This is an interesting question. First, let's
clarify something: the "color" of light doesn't
just consist of the visible colors we can see.
It turns out that the "visible spectrum" is only
a very small part of all kinds of light, or
electromagnetic radiation. When light from the
sun comes into our atmosphere, it's not just a
mix of different colors, but there is also some
UV and infrared light in the mixture. There is
what we would call a certain "distribution" (or
relative amounts) of visible, UV, and infrared
light in this mixture. So I think what your
question comes down to is this: how would
changing the relative amounts of the different
kinds of light affect plant growth?
Let's consider the visible part of the
spectrum first. I think most people would agree
that plants are green in general. They are green
because they reflect green light. So changing
the amount of green light in the distribution
shouldn't really affect how plants grow, since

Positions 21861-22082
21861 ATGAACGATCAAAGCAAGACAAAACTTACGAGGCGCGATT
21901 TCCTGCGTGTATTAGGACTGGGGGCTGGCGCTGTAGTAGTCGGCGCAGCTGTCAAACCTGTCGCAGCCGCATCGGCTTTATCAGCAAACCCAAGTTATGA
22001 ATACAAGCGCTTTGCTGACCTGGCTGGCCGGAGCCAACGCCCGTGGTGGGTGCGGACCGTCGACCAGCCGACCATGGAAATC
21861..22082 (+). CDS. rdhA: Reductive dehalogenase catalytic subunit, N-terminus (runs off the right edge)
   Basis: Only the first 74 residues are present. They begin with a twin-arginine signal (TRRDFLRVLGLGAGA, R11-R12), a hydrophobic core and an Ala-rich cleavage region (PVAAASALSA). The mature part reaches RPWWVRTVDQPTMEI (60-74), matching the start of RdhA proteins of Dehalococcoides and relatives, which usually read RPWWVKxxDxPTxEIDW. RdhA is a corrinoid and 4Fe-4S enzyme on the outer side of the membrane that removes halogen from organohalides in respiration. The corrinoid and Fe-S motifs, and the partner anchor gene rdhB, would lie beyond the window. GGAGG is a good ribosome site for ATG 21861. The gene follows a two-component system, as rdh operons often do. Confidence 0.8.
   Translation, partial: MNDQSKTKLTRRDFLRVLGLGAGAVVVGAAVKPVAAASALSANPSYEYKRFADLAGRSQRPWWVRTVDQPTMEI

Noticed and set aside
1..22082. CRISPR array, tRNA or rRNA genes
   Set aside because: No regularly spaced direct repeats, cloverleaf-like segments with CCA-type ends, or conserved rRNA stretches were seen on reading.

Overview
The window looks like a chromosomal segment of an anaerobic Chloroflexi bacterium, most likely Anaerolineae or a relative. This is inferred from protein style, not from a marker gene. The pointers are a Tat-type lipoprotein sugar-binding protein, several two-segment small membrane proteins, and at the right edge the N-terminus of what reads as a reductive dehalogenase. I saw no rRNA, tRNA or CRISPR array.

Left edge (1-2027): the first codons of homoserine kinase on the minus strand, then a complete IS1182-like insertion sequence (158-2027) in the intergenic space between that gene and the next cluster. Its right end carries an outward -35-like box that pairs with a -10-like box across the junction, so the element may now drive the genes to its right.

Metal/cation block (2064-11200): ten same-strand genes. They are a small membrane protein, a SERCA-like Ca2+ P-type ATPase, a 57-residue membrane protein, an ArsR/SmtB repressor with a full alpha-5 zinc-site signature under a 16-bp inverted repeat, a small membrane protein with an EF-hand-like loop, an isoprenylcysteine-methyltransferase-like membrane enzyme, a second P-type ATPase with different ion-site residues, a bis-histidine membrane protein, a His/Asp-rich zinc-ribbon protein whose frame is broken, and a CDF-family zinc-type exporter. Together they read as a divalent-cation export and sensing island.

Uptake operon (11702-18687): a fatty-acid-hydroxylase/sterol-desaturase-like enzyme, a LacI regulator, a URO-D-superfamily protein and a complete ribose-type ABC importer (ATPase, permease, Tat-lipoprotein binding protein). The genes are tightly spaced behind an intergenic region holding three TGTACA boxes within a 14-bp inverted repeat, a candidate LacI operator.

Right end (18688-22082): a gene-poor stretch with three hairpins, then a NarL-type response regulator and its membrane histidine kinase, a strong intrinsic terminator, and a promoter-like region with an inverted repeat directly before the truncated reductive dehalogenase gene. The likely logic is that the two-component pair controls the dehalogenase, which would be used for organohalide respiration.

they don't use it for their metabolic processes.
It turns out that plants use mostly red and blue
light. Let's think about how the color of
sunlight changes over the year. As the days grow
longer in the spring and summer, plants start to
grow. Sunlight is mostly blue in this time of
year, so blue light tends to increase stem and
leaf growth. Later, as summer progresses,
sunlight becomes predominantly red and plants
flower and bear fruit that becomes ripe.
Now let's think about what happens when we
increase UV or infrared. It depends on the kind
of plant we're talking about, but in many cases,
increased UV or infrared tends to damage plants.
I hope this helps!